Ayurveda and a season of sickness

Ime Morales
What kind of healing works for you?

AYURVEDIC HEALER FR. JACOB Gnalian in his garden. Oregano helps bring down fever and keeps cough and cold at bay. All photos by Ime Morales

MANILA, Philippines – The crazy weather we have been experiencing is bringing illness to many, especially to young children.

Even adults are not spared, and even those who lead a healthy life are also affected.

Students are getting afflicted one by one: by dengue fever, tonsilitis, flu, cough and cold, allergies, pneumonia and other viral infections.

During this time of year, illness sweeps through members of many households.

In Mandaluyong, a Catholic priest who is also an Ayurvedic doctor continues to see patients in his clinic every day. His name is Fr. Jacob Gnalian and he has been in the country since 1984.

In 2001, Fr. Gnalian put up Sandhi Ayurveda Clinic to help those who are physically sick, by giving advice on food management and lifestyle changes, and by giving Ayurvedic medicines and therapy.

As an Ayurvedic doctor, Father Jacob believes that healing should happen naturally, by way of natural medicines, exercise and food.

Ayurveda in a nutshell

FR. GNALIAN WITH HIS Ayurvedic oil lamp

Ayurveda is an ancient healing system that originated in India some 3,000 years BC.

It is a way of life that aims to promote health by considering man as a whole, a being with a body, mind and soul.

Ayurveda forms part of the ancient Indian scriptures known as the Vedas, written in 4 books: Rigveda, Yajurveda, Samaveda and Atharvaveda.

One of the sub-Vedas (upavedas) is called Ayurveda. The term “Ayurveda” came from the words ayus (life) and veda (knowledge, science).

Literally, the word means “science of life.”

The role of food


An ancient Ayurvedic proverb goes, “When diet is wrong, medicine is of no use. When diet is correct, medicine is of no need.”

Father Jacob agrees that food plays a great role in Ayurvedic medicine. It may be used in therapy to relieve symptoms or prevent illness.

“Food influences the aggravation or regulation of the doshas, or the body’s constitutional character,” he explains. “But certain foods that are helpful to some patients may be harmful to others.”

If you are taking Ayurvedic medicines, the effects of the drugs may be destroyed if you will eat foods that are not good for you.

“Medicines” in your kitchen

Father Jacob shares some health concoctions that we can easily prepare in our kitchen.

These may help relieve the symptoms of some of the most common illnesses that are going around these days.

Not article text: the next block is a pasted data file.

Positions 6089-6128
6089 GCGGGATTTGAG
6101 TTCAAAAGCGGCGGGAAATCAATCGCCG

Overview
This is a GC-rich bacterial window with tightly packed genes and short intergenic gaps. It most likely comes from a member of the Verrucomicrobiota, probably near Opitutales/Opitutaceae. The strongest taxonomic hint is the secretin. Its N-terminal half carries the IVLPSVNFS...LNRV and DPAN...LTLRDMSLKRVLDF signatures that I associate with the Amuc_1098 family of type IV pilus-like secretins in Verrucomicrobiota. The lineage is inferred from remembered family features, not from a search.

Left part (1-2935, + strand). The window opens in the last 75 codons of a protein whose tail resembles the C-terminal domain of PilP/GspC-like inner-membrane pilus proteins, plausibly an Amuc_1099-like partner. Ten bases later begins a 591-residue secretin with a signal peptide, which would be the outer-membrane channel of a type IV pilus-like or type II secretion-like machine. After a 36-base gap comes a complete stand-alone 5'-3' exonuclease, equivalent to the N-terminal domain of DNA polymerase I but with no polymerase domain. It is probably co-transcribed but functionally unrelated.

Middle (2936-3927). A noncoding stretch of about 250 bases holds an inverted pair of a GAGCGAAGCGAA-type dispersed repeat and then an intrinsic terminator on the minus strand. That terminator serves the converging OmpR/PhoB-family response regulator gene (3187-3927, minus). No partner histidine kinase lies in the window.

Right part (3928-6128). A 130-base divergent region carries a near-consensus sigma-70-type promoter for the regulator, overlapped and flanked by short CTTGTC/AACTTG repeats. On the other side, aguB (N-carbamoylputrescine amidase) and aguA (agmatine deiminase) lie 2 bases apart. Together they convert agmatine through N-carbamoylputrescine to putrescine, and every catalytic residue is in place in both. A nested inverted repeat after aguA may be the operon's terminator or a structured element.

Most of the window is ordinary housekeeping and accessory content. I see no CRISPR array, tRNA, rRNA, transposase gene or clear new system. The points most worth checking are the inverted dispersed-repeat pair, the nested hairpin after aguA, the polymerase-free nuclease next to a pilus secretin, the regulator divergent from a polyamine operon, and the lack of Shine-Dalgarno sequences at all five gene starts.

For fever:

  • Boil the leaves of oregano or tawa-tawa and drink the tea
  • Healthy individuals may drink this every day to prevent cough, cold and fever
  • As a daily drink, wash 5 oregano leaves thoroughly and throw into your pitcher of water
  • When you finish the water, you may refill the pitcher and use the same leaves up to one or two days

For cough:

  • Combine one tablespoon of honey and one tablespoon of lemon or calamansi juice with one tablespoon of ginger juice
  • Take half a teaspoon every hour to relieve coughing and symptoms of cold
  • If there is fever, you may add oregano

For tummy pain:

  • Shred and boil turmeric and drink the tea
  • Ginger is also good for gas. Just take one teaspoon of ginger juice after a meal
  • Anise is also good for stomach problems. Boil 1 teaspoon of anise seeds in one liter of water for 10 minutes
  • Take the drink with your meal

For dengue:

  • Drink plenty of buko juice and don’t eat meat and oily foods; eat only vegetables and fruits 
  • Neem leaves will also help; boil the leaves in water and have the patient drink the tea
  • Neem leaves are actually good for any type of viral disease

Bacterial infections:

  • Boil basil leaves in water and drink 3 times a day
  • Like virgin coconut oil, basil leaves must not be taken for long periods

Fungal infections:

  • You may boil neem leaves and drink the tea, or make a paste with pounded turmeric and apply directly on the skin

– Rappler.com

For more information on ayurveda and Fr. Gnalian’s clinic, visit Panchakarma Center and Sandhi Ayurveda Clinic at 628 Santo Nino St., Mandaluyong City. Telephone number (+632) 717-2824. Email jacob.gnalian@yahoo.com. 

Ime Morales is a writer and single mother to 8-year old Bowi. She is affiliated with Kuwentista ng mga Tsikiting (Kuting) and Peace Blossoms Internal Arts Society. She is the founder of the Freelance Writers’ Guild of the Philippines and Isang Bata, a volunteer organization that helps underprivileged Filipino children.

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